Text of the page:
In addition to these routes in Mongu town, there are regular shared taxi and minibus routes to surrounding areas. The one I know best is Town-Malengwa-Limulunga that is essentially a peri-urban route. Serving a similar demand in the opposite direction are buses and taxis bound for Sefula leaving from the Senanga Road-side of the station market.

Some similarities between Lusaka and Mongu are apparent: both use similar vehicle types and have travel consolidated to some important main routes. There are also notable differences; like the minor role of stations for travel within the town and the movement of vehicles prior to their being full. As a rider, it is this last point that intrigues me most, and makes my travels in Mongu far more comfortable and less frustrating than those in Lusaka. It appears that there is some incentivizing structure in Mongu to operate this way, yet I cannot yet determine exactly what that is. My initial hypothesis is that this is because the route is busy from both terminals and at nearly all points in between, such that drivers can be confident they will get business along the route, and therefore leaving the terminals with space. This in turn means that riders along the start of the route are not being passed up by full vehicles and therefore have no reason to walk to the terminals to board. By contrast, the Mandanga-Station route is busier at its terminals than the destinations in-between, providing drivers the incentive to fill before starting off. At this stage l cannot know whether this trend is simply the product of a demand pattern related to urban form or some other factors – regardless, it is a great thing that should be emulated elsewhere in Zambia.

Mongu is currently undergoing changes that could have major impacts on its public transport system: until recently the only roads easily passable for vehicles were the trunk roads connecting Mongu with surrounding communities. With ongoing upgrades to the city’s road network it is likely that travel patterns will diversify. Of note is a newly paved road that has not yet officially opened that is essentially a short-cut between Chisonga and Town through residential neighbourhoods, as opposed to the current routing using Senanga Rd and Independence Avenue with more commercial and institutional destinations. It is likely that there will be some sort of public transport on this road (be it buses or shared taxis), but it remains to be determined if this will complement the highly useful Town-Shoprite-Chisonga route or cut into its ridership and therefore its frequency.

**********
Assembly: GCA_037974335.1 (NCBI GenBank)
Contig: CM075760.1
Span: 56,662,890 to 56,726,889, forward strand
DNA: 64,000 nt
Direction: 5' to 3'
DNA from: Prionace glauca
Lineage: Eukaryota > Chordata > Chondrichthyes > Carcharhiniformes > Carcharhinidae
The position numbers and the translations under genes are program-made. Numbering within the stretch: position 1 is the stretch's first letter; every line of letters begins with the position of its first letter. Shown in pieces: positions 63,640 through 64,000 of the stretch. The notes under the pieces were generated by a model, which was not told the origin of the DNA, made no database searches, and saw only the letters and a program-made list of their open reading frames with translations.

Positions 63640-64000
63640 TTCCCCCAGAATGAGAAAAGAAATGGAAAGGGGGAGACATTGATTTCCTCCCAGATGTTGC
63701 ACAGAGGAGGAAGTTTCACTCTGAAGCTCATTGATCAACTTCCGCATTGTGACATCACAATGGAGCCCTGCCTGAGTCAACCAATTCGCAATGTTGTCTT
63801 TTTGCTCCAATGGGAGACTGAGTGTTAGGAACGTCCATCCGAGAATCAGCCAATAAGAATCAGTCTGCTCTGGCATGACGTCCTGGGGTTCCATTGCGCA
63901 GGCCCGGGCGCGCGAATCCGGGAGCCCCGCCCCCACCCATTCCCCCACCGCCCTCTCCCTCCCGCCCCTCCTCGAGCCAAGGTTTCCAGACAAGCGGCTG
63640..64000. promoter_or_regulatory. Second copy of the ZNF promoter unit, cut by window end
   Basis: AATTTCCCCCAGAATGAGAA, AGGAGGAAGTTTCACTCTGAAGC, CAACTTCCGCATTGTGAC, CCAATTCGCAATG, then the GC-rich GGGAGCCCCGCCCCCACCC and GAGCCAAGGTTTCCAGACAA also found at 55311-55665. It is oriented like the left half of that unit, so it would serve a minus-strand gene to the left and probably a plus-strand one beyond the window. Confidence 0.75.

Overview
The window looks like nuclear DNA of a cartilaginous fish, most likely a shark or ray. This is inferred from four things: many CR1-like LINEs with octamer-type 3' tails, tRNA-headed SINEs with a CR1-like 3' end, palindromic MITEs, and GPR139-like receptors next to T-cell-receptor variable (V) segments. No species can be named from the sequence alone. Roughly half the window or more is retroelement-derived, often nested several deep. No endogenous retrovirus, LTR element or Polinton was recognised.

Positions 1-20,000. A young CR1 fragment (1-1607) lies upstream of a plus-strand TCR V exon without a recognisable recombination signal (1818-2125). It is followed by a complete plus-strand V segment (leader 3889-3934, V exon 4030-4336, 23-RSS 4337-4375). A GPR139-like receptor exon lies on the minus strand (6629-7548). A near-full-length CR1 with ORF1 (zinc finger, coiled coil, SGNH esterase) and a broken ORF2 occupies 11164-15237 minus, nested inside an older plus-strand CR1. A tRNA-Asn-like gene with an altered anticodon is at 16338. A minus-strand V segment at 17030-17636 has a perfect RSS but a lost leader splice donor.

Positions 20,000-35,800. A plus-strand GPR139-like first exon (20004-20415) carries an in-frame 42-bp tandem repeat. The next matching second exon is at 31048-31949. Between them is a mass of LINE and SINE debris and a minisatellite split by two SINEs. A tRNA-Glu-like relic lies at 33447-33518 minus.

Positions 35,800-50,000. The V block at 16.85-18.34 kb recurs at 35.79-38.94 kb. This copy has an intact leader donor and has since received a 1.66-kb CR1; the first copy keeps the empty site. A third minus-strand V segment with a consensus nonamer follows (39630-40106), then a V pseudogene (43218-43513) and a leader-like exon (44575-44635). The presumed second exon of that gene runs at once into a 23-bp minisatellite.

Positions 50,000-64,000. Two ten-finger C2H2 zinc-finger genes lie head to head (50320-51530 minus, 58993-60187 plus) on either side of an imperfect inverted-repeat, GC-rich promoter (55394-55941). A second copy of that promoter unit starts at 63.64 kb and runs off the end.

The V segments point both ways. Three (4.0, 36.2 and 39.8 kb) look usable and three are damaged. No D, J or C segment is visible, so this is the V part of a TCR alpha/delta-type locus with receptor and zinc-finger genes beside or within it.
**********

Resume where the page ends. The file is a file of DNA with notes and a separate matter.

2 thoughts on “Riding in the “wild West”

    • You were correct – my research has no direct relation to public transport. You have now stumbled upon an extra-curricular activity. Since the data collection phase of my PhD has me far busier now than I was a few months ago I have been spending little time on this project of late. Were there more comments and questions it would draw me back to the blog and the map; but for the most part I have accomplished what I set out to do. As for Mongu, public transport should be dramatically improved in a few weeks when Independence Avenue re-opens: drivers have been telling me that with an additional tarmack road through town there will soon be a new minibus service. That would bring the total number of routes in Mongu to 3 (not including those heading out of town, like the Malengwa-Limulunga bus), which is of course not many, BUT it’s a 50% increase from 2, and things actually work quite well here with buses every few minutes on each of the routes.